Originally posted at: http://diehardgamefan.com/2013/02-
Of all the Colonial Gothic material to review, this is an odd one to do later in the series because it is such essential setting information for the core book. Gazetteer was released in 2010, after a smattering of modules and after the revised edition of the core rulebook the year before. While some setting information sourcebooks had been released, this book had a broader scope that covered the colonies you would probably play in using the core book. Most of the colonies get their own chapter, with a few additional chapters dedicated to things like native tribes and an adventure.
The book kicks off with a chapter on the basics of Colonial American history: wars, settlements, and the various acts (laws impressed upon America by the British). After that, each colony basically does the same, giving a brief history first followed by various nuggets of knowledge concerning the area. For instance, there is a section on the geography of each area as well as important locations and a few notable local legends or areas that might be adventure seeds. The only break from this pattern is in the section on Native American tribes, which turns out to be fairly comprehensive as far as I can tell. While not giving you a ton of information on the tribes, each one is given page real estate according to their presence in colonial life. The last chapter is an adventure involving the players intercepting a letter and then being asked to infiltrate a British fort.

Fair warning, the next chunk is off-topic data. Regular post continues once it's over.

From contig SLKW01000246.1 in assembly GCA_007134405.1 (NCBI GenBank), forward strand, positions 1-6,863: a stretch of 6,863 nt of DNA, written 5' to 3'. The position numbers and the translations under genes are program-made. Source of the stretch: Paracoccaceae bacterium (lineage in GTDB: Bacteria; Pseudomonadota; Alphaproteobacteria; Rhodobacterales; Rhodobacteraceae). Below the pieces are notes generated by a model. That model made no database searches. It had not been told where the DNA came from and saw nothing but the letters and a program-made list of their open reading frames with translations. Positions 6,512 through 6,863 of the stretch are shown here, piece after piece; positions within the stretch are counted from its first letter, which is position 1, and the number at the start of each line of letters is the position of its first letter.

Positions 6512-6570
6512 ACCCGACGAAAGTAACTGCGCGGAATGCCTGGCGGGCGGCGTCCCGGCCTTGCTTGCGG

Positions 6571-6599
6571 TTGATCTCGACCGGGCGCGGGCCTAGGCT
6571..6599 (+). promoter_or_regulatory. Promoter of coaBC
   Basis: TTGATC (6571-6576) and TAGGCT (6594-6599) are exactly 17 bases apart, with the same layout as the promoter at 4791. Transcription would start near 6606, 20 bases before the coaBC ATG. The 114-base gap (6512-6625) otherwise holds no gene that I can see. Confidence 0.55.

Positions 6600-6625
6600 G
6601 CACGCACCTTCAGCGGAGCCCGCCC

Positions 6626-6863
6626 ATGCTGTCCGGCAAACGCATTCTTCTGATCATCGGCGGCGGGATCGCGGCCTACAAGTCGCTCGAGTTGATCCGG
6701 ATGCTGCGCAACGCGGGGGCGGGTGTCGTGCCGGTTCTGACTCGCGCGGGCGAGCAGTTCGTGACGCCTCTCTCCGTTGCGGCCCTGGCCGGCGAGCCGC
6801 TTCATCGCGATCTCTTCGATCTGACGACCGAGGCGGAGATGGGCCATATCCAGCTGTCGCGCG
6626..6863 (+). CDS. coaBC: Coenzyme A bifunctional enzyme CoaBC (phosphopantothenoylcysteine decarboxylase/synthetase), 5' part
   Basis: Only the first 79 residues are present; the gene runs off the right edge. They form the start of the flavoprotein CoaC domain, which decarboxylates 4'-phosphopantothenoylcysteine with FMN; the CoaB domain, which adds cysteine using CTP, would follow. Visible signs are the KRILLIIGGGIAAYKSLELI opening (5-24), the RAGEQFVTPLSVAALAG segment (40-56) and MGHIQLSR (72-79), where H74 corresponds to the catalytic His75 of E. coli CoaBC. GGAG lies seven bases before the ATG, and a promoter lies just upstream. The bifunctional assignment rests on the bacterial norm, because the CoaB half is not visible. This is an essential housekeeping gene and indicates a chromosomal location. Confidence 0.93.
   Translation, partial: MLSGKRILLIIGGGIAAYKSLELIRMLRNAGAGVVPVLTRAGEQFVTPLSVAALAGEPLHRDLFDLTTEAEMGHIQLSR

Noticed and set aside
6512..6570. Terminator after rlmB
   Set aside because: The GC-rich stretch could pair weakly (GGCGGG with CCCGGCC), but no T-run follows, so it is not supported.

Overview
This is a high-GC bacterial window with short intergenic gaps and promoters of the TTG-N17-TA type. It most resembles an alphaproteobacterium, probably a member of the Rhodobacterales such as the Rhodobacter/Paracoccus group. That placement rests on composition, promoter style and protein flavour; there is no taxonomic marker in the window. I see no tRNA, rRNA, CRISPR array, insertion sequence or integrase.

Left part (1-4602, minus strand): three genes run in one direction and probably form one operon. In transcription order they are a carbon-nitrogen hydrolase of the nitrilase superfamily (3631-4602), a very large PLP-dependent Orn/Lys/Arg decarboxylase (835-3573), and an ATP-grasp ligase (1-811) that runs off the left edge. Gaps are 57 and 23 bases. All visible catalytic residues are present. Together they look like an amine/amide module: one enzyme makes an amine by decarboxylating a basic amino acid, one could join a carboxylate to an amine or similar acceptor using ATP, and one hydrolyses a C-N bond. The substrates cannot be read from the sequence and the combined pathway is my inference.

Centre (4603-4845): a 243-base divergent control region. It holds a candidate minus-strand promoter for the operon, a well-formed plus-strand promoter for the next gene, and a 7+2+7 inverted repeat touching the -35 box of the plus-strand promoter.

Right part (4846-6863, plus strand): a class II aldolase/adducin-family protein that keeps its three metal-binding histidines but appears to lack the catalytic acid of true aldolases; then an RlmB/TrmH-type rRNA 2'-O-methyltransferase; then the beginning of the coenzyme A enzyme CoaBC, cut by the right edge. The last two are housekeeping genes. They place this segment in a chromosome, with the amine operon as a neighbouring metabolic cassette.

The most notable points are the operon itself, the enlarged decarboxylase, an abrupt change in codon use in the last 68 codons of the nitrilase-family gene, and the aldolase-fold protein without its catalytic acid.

Low Detail, More Overview
For a game master who is serious or wants to get serious about his commitment to a more historical Colonial Gothic game, this book is a must. It takes a bunch of necessary facts that are easy to grasp and organizes them by colony, then presents them according to type. It’s definitely not exhaustive, and the level of detail is more of a bird’s-eye view than anything else, but unless your players are hardcore into the historical detail aspect, it will suffice. Rogue Games continues to expand upon certain events or locations with entire sourcebooks so, while you will have to buy another book if you really want finer detail, you can get it if you want and you can pick and choose where you want your graininess. I find it a nice quick reference for historical timelines and important cities, I don’t use the mysteries as they tend to be sort of old-timey-American-legends type of things, and many of them I find silly. If you already know your American history cold or have other reference books around you want to use, you might skip this book. Otherwise, it’s a nice reference to have and read through for a general picture of each colony and its history.
[3 of 5 Stars!]